Franchise Tax Board of California v. Hyatt

Summarized by:

  • Court: United States Supreme Court
  • Area(s) of Law: Sovereign Immunity
  • Date Filed: May 13, 2019
  • Case #: 17-1299
  • Judge(s)/Court Below: THOMAS, J., delivered the opinion of the Court, in which ROBERTS, C. J., and ALITO, GORSUCH, and KAVANAUGH, JJ., joined. BREYER, J., filed a dissenting opinion, in which GINSBURG, SOTOMAYOR, and KAGAN, JJ., joined
  • Full Text Opinion

States retain sovereign immunity when suits are brought by private parties in courts of other States, overruling Nevada v. Hall, 440 U.S. 410 (1979).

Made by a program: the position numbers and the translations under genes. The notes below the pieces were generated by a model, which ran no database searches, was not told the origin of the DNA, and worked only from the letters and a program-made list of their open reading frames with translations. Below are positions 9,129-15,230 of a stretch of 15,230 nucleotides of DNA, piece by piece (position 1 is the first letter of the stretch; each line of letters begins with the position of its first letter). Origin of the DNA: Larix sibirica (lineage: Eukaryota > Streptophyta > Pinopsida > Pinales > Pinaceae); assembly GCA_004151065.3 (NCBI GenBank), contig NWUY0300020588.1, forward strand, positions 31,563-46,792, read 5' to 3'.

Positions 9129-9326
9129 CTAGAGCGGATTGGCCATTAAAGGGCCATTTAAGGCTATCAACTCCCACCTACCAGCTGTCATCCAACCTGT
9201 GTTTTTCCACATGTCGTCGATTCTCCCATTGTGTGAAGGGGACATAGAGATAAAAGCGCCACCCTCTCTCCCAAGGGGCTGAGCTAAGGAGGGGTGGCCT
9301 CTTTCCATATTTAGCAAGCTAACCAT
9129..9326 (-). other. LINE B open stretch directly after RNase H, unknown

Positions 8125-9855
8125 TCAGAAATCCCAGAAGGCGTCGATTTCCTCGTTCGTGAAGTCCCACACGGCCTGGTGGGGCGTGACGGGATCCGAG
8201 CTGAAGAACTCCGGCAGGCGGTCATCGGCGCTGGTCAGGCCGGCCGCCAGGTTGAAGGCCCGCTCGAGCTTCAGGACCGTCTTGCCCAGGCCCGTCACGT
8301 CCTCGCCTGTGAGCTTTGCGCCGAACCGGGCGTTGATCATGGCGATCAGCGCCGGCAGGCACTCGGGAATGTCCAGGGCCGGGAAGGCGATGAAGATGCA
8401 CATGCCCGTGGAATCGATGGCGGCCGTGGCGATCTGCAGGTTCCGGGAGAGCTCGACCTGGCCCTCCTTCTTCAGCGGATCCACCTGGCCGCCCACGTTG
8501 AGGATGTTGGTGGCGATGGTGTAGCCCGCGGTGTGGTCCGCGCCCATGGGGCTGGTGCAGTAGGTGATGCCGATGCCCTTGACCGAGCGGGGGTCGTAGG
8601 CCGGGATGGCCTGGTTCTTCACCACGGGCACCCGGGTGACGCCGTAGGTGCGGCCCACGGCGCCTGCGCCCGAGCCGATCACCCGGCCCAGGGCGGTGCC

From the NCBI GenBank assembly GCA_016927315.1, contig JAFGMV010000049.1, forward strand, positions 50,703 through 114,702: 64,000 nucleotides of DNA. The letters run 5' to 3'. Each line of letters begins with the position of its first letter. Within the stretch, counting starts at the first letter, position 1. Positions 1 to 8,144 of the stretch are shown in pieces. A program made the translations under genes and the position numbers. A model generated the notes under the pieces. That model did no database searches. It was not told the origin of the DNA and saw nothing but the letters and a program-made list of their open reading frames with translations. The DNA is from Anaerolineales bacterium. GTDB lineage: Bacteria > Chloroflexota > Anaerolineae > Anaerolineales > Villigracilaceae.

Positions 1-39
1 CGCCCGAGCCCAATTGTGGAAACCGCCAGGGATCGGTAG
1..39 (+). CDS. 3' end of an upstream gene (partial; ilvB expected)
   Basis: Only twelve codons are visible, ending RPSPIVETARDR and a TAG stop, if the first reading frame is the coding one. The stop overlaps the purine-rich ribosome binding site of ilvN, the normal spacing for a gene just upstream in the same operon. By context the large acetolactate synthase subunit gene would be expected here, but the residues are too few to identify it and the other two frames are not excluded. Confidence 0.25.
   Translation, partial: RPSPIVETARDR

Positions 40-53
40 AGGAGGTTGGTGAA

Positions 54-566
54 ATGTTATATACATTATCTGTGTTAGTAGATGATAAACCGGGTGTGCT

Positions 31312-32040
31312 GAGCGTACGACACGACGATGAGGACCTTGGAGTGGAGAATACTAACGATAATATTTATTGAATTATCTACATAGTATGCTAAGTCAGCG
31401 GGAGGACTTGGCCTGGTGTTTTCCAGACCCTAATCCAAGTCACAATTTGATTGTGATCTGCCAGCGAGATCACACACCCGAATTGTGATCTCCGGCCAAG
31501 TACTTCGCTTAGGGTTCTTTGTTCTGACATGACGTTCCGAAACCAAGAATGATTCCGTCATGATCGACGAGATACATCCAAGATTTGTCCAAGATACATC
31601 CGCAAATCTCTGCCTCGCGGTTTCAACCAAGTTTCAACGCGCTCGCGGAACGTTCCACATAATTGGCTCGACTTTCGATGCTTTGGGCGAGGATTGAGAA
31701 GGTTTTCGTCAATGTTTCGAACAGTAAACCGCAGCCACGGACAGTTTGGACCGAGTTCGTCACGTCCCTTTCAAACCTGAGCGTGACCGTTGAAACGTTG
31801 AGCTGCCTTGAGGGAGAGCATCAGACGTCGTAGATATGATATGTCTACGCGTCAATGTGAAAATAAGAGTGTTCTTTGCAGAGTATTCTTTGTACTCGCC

Petitioner appealed Respondent’s verdict and damages award, arguing the Full Faith and Credit Clause (“FF&CC”) required Nevada courts to apply California law and to immunize Petitioner from tort liability. The Nevada Supreme Court affirmed, holding the general principles of comity entitled Petitioner only to the same immunity afforded to Nevada agencies. The United States Supreme Court affirmed, holding the FF&CC did not prohibit Nevada from applying its immunity law and remanded for damages. Upon remand, the Nevada Supreme Court declined to reduce the award to the tort liability statutory cap applicable to Nevada agencies.  Petitioner sought certiorari. The Court reversed, holding FF&CC required Nevada grant Petitioner the same immunity as Nevada agencies. The Nevada Supreme Court instructed the trial court to follow the statutory cap.  Petitioner sought certiorari a third time, solely on the question of overruling Nevada v. Hall, 440 U. S. 410 (1979), where the Court held the Constitution does not implicitly require States to adhere to sovereign immunity, reasoning the Framers assumed “prevailing notions of comity [provides] adequate protection against … courts of one State [asserting] jurisdiction over another.”  Id., at 419.  This Court overruled Hall, reasoning Hall misinterpreted historical record and Framers’ constitutional design of sovereign immunity; and while the Constitution assumes the States retain sovereign immunity, it also “fundamentally adjusts the States’ relationship with each other and curtails the States’ ability … to decline to recognize each other’s immunity in their own courts.”  REVERSED AND REMANDED.

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